Virginia Turns Battleground Again as Demographics Shift

Virginia Turns Battleground Again as Suburban Demographics Shift
On the eve of the US presidential elections, Democratic presidential candidate Illinois Senator Barack Obama arrives for his final campaign rally of the 2008 presidential race in Manassas, Virginia, November 03, 2008. Photographer: Emmanuel Dunand/AFP via Getty Images

The Asian, Hispanic, black and white faces at Barack Obama’s final 2008 rally in Virginia now form the canvas for his re-election campaign.

Obama’s seven-percentage point victory in Virginia -- the first there for any Democrat since Lyndon Johnson in 1964 -- was part of a national anti-Republican tide. It also was the product of profound demographic shifts that have vaulted the Civil War battleground state into the ranks of electoral hotspots like Ohio and Florida.

“We’re a different kind of southern state,” said U.S. Representative Gerry Connolly, a Virginia Democrat who replaced retiring Republican Tom Davis in 2008. “You look at what’s happening in the suburbs: They’re changing politically and in their complexion,” he said. “It’s going to be a very contested state for the foreseeable future.”

For his last 2008 campaign stop, Obama chose the Washington suburb of Manassas, where the first major Civil War battle in Virginia was fought in July 1861. It’s also a cultural and political boundary between the Old Dominion’s reliably Republican south and west, and the capital’s suburbs in the north, where a surge of professional workers and Asian and Hispanic immigrants is making the region more Democratic.

“The Mason-Dixon Line is moving south,” said William Frey, a demographer at the Brookings Institution in Washington, referring to the historic demarcation line that forms the northern border of Maryland. For about 250 years, it also defined the cultural divide between the North and the South. That’s “now about in the middle of Virginia,” he said.

Newcomer Vote

Republicans say the state of the U.S. economy will trump any demographic gains for Democrats.

“Virginians are independent-minded folks,” said Representative Robert Hurt, a Republican from a district that Obama narrowly lost to John McCain in 2008. “No hard feelings, but Obama hasn’t been able to do what he said he was going to do.”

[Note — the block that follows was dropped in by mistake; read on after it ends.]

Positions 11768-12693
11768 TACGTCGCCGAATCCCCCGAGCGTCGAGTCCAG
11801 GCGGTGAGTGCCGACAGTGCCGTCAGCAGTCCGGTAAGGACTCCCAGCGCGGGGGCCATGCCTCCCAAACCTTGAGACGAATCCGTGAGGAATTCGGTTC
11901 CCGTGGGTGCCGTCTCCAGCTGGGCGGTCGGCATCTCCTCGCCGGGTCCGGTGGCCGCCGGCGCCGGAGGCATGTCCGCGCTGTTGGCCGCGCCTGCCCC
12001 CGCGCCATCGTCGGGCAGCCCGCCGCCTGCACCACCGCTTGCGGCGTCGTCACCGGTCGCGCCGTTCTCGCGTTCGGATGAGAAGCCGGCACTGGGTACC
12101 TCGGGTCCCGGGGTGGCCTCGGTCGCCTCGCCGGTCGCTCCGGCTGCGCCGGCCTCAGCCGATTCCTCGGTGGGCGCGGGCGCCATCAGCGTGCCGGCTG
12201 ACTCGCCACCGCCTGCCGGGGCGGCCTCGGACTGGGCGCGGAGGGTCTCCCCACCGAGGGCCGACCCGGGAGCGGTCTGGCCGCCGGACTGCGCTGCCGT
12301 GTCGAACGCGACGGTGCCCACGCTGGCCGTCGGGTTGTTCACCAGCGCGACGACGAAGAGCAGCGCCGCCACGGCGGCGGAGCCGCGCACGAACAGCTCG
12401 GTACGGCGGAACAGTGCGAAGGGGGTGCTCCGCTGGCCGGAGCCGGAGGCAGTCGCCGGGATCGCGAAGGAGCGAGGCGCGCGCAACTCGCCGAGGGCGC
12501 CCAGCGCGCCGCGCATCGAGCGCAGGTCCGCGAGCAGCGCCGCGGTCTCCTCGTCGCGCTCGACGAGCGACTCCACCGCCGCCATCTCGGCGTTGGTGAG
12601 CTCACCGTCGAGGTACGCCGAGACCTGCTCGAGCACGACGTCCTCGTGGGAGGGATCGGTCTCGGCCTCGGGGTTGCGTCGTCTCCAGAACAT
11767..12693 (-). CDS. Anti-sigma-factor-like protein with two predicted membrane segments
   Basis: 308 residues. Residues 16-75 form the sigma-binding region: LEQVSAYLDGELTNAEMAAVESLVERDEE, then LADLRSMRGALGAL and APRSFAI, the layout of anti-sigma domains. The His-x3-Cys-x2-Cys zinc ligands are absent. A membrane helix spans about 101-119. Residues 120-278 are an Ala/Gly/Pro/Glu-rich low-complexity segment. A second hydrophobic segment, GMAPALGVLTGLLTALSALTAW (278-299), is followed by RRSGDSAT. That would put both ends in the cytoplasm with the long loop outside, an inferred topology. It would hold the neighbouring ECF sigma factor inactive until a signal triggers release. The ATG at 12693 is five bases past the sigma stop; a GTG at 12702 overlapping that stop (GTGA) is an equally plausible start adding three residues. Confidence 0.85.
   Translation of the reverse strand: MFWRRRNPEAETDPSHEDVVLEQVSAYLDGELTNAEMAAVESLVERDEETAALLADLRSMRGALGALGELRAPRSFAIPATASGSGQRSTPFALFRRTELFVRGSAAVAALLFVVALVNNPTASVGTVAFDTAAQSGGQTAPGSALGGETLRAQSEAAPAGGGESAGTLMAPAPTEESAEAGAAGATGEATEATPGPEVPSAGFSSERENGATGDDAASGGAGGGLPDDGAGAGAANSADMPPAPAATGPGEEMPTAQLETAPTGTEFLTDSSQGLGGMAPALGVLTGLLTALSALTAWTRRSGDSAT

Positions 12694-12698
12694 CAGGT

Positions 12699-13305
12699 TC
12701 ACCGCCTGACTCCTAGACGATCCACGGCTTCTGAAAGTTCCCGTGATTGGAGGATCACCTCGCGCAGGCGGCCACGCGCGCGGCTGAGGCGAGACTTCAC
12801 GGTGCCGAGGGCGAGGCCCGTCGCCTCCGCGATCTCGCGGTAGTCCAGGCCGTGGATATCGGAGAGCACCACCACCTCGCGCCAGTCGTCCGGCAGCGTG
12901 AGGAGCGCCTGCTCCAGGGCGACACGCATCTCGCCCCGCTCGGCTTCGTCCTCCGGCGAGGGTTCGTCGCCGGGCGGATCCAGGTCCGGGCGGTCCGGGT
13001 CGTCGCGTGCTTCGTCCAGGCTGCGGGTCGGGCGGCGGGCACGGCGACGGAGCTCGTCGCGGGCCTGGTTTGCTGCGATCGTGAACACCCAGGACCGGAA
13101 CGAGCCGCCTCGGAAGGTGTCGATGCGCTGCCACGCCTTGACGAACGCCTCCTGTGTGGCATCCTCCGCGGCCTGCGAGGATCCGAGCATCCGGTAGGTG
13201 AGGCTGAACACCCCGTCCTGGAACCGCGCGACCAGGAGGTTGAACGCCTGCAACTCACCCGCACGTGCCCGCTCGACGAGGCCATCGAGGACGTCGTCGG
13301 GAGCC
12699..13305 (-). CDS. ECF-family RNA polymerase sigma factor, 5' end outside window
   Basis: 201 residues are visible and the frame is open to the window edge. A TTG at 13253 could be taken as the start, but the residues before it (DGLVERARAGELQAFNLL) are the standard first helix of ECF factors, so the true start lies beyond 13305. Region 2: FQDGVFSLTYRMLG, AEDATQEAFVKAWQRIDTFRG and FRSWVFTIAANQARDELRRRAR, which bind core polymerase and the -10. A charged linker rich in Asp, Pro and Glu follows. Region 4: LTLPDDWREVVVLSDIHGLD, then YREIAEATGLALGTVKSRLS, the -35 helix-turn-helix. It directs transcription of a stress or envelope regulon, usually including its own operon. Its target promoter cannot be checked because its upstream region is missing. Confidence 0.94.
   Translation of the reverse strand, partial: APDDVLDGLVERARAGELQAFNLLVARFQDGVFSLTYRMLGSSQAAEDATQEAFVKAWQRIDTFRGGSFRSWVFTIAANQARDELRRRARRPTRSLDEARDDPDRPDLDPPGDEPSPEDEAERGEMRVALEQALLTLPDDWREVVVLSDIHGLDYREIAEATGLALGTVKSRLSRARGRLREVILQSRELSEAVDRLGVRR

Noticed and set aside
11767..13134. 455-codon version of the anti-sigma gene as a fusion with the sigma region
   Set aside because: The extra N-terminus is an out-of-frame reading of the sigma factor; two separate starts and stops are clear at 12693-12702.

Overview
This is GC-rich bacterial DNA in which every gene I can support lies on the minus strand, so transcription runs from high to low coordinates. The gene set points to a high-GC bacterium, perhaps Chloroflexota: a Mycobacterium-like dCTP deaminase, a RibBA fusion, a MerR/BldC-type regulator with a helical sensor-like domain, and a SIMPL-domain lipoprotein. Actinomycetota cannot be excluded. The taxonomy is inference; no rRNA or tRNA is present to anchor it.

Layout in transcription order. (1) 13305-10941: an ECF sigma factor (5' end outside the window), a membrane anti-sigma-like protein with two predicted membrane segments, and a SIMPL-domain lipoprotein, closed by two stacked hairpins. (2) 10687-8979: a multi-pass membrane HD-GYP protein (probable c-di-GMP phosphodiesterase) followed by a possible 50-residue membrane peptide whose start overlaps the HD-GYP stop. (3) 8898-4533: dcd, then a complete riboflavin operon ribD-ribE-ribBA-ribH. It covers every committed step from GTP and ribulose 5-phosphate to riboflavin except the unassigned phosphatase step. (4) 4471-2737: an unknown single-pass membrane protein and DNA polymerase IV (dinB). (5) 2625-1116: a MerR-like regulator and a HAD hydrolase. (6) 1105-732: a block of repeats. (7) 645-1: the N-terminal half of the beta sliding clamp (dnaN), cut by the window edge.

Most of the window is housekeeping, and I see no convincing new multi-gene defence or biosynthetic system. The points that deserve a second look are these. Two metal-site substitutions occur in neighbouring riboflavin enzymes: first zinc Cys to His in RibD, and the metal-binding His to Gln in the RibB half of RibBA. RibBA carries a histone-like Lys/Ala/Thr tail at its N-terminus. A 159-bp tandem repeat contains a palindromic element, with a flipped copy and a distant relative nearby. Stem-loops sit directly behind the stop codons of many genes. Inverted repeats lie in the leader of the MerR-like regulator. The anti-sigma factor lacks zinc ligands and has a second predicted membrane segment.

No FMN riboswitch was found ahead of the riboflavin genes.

Polls show Obama leading Romney in the state by a few percentage points. Virginia elected successive Democratic governors, Mark Warner in 2001 and Tim Kaine in 2005. Since Obama’s victory, though, Republicans won statewide races in 2009, including the governor’s mansion; a large majority of Virginia’s congressional delegation in 2010; and control of the state Senate in 2011.

Core Constituencies

Since the last election, Democratic core constituencies have gained and Republicans have lost ground. Minority and white college-graduate voters are up 1 percentage point and white, non-college voters are down 2 points over the past four years in Northern Virginia, Frey says, based on Census data. Democrats in November will be counting on these newcomers to the suburban Fairfax, Loudoun and Prince William counties and a local economy shielded from recession by federal spending.

“President Obama’s going to benefit from a lot of the trends in Virginia as long as things don’t go off the rails between now and then,” said U.S. Representative Jim Moran, a Virginia Democrat.

The state reflects demographic shifts nationwide. Minority eligible voters, 80 percent of whom supported Obama in 2008, have increased by around 3 percentage points. White working-class voters, whom Obama lost by 18 points, have decreased their share by about the same amount.

Female Voters

Democrats may also have a greater opportunity with female voters. In March, Republican Governor Bob McDonnell signed a bill requiring women to undergo an ultrasound before an abortion, a mandate Democrats say will sour independent female voters on the Republican Party.

Republicans say it isn’t a federal issue and won’t affect the race. Democrats “wouldn’t be going down that path if they had a compelling case to make on job creation,” said Republican U.S. Representative Scott Rigell of Virginia.

Among swing states, Virginia has one of the lowest unemployment rates, at 5.9 percent in July, compared with 8.3 percent nationally. Many of its jobs depend on federal spending. Virginia is the home of the Pentagon and of defense contractors including Northrop Grumman Corp., CACI International Inc. and SAIC Inc. While Republicans hope voters will credit McDonnell for the low rate, Democrats say the president should benefit.

In ads flooding Virginia airwaves, Republican super political action committees are hammering the same themes as elsewhere in the country, attacking the president’s health-care law and blaming Democrats for the sluggish economy.

Spending Cuts

Deep federal spending cuts set for early 2013 would hit Virginia hard. As part of an agreement last year to raise the federal borrowing limit, Congress mandated $1.2 trillion in cutbacks over a decade. Half of them target defense spending.

“Virginia would be hurt more than any other state,” Moran said. The state is the most dependent on military spending, collecting $56.9 billion in 2009, according to a Bloomberg Government study.

Republicans are trying to exploit the threat, calling it an example of Obama’s failed leadership. While Congress can override the spending reductions, prospects for a deal before the election are bleak.

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